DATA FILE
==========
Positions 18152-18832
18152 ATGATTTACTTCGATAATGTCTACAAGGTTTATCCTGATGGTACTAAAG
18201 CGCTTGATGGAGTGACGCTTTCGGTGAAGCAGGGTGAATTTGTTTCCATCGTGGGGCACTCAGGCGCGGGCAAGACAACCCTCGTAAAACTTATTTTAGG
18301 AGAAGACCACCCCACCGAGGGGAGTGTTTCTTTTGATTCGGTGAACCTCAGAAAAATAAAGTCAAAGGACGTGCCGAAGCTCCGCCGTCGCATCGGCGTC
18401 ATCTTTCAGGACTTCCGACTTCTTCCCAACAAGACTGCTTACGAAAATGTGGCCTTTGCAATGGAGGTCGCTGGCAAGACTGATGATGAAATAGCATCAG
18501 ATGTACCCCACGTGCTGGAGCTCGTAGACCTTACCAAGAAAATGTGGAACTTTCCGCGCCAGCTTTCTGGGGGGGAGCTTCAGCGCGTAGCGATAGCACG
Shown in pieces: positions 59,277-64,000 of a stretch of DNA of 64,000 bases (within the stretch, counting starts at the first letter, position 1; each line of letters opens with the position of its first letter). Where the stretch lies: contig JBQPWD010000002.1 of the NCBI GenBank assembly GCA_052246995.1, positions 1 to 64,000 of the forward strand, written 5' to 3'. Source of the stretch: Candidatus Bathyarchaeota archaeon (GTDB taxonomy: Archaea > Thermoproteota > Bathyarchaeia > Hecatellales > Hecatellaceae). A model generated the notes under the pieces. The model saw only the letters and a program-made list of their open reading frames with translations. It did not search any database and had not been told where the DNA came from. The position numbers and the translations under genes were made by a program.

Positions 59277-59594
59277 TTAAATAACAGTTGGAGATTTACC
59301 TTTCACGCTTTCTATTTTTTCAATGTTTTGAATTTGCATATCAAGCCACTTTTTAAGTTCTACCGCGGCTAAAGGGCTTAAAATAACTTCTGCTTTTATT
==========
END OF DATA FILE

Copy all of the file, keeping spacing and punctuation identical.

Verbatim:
Positions 18152-18832
18152 ATGATTTACTTCGATAATGTCTACAAGGTTTATCCTGATGGTACTAAAG
18201 CGCTTGATGGAGTGACGCTTTCGGTGAAGCAGGGTGAATTTGTTTCCATCGTGGGGCACTCAGGCGCGGGCAAGACAACCCTCGTAAAACTTATTTTAGG
18301 AGAAGACCACCCCACCGAGGGGAGTGTTTCTTTTGATTCGGTGAACCTCAGAAAAATAAAGTCAAAGGACGTGCCGAAGCTCCGCCGTCGCATCGGCGTC
18401 ATCTTTCAGGACTTCCGACTTCTTCCCAACAAGACTGCTTACGAAAATGTGGCCTTTGCAATGGAGGTCGCTGGCAAGACTGATGATGAAATAGCATCAG
18501 ATGTACCCCACGTGCTGGAGCTCGTAGACCTTACCAAGAAAATGTGGAACTTTCCGCGCCAGCTTTCTGGGGGGGAGCTTCAGCGCGTAGCGATAGCACG
Shown in pieces: positions 59,277-64,000 of a stretch of DNA of 64,000 bases (within the stretch, counting starts at the first letter, position 1; each line of letters opens with the position of its first letter). Where the stretch lies: contig JBQPWD010000002.1 of the NCBI GenBank assembly GCA_052246995.1, positions 1 to 64,000 of the forward strand, written 5' to 3'. Source of the stretch: Candidatus Bathyarchaeota archaeon (GTDB taxonomy: Archaea > Thermoproteota > Bathyarchaeia > Hecatellales > Hecatellaceae). A model generated the notes under the pieces. The model saw only the letters and a program-made list of their open reading frames with translations. It did not search any database and had not been told where the DNA came from. The position numbers and the translations under genes were made by a program.

Positions 59277-59594
59277 TTAAATAACAGTTGGAGATTTACC
59301 TTTCACGCTTTCTATTTTTTCAATGTTTTGAATTTGCATATCAAGCCACTTTTTAAGTTCTACCGCGGCTAAAGGGCTTAAAATAACTTCTGCTTTTATT